The Ecosystem Hypothesis assumes that the vast mammoth ecosystem extended over a range of many regional climates and was not affected by climate fluctuations. Its highly productive grasslands were maintained by animals trampling any mosses and shrubs, and actively transpiring grasses and herbs dominated. At the beginning of the Holocene the rise in precipitation was accompanied by increased temperature, and so its climatic aridity did not change substantially. As a result of human hunting, the decreasing density of the mammoth ecosystem animals was not enough to stop forest from spreading over the grasslands, leading to an increase in forests, shrubs and mosses with further animal reduction due to loss of feed. The mammoth continued to exist on isolated Wrangel Island until a few thousand years ago, and some of the other megafauna from that time still exist today, which indicates that something other than climate change was responsible for megafaunal extinctions.[6]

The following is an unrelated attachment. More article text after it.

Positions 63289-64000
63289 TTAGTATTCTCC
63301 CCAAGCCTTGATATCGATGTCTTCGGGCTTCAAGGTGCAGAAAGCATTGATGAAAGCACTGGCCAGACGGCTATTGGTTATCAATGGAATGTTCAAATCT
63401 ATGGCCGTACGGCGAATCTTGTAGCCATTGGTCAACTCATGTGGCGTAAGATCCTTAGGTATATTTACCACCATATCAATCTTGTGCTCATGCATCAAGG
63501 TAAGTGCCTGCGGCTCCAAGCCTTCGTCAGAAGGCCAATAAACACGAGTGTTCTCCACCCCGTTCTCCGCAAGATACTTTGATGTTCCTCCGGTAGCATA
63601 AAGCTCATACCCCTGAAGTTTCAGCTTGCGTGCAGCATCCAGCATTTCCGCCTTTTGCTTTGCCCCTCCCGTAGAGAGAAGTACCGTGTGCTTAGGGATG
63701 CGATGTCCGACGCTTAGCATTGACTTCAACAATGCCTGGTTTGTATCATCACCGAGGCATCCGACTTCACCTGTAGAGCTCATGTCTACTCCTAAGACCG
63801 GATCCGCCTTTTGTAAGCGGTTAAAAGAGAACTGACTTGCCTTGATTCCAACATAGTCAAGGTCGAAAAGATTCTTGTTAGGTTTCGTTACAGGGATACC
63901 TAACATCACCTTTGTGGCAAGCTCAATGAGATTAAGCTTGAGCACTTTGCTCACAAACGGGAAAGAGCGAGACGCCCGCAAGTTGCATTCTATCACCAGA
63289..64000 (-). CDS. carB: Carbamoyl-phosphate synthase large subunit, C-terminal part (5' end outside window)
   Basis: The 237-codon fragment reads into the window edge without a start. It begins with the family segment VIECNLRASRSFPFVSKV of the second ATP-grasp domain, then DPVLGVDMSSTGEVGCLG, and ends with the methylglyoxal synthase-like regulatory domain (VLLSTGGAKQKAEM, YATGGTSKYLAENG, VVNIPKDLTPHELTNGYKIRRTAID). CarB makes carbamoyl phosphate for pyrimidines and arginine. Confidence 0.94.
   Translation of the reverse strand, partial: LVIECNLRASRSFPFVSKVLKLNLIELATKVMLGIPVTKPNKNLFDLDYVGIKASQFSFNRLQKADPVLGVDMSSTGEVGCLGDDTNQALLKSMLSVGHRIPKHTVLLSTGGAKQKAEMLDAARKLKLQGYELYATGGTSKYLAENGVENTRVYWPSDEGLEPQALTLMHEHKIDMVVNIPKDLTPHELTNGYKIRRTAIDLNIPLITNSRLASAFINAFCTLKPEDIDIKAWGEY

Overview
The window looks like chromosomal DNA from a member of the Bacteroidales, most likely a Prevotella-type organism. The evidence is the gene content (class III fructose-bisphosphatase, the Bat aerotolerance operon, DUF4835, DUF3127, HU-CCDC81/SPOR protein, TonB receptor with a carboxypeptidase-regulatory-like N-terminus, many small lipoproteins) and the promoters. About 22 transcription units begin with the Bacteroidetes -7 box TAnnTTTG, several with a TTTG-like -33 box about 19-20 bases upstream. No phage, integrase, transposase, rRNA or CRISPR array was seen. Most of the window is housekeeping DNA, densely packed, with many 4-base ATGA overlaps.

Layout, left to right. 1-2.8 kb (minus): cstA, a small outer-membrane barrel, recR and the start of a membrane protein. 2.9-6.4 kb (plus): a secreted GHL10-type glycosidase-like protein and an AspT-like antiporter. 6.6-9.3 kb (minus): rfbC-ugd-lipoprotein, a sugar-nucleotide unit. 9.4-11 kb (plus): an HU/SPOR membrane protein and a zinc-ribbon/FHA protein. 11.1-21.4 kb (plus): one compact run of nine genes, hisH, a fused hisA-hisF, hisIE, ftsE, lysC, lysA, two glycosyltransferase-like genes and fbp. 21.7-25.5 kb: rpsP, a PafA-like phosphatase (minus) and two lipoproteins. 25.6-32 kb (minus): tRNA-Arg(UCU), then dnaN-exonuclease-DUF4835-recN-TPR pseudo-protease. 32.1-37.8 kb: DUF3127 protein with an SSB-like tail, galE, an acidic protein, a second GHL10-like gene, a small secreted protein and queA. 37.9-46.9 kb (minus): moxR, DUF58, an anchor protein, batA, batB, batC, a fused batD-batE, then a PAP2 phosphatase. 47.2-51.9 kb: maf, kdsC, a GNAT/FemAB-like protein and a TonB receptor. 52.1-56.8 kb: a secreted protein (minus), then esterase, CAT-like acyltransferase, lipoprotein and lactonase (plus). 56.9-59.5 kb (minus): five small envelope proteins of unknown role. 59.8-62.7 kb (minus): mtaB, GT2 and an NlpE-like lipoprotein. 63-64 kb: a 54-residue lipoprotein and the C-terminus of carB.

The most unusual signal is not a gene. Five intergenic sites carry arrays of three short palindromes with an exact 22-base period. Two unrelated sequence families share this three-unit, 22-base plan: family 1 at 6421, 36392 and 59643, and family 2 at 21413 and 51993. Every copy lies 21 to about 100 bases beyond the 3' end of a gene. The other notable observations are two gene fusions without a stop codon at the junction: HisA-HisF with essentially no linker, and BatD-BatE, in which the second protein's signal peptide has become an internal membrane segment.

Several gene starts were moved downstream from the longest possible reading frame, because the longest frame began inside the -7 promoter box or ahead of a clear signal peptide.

Remains of mammoth that had been hunted by humans 45,000 YBP have been found at Yenisei Bay in the central Siberian Arctic.[43] Two other sites in the Maksunuokha River valley to the south of the Shirokostan Peninsula, northeast Siberia, dated between 14,900 and 13,600 years ago showed the remains of mammoth hunting and the production of micro-blades similar to those found in northwest North America, suggesting a cultural connection.[44]

Last remnants[edit]

Ubsunur Hollow Biosphere Reserve located on the border of Mongolia and the Republic of Tuva is one of the last remnants of the mammoth steppe[1]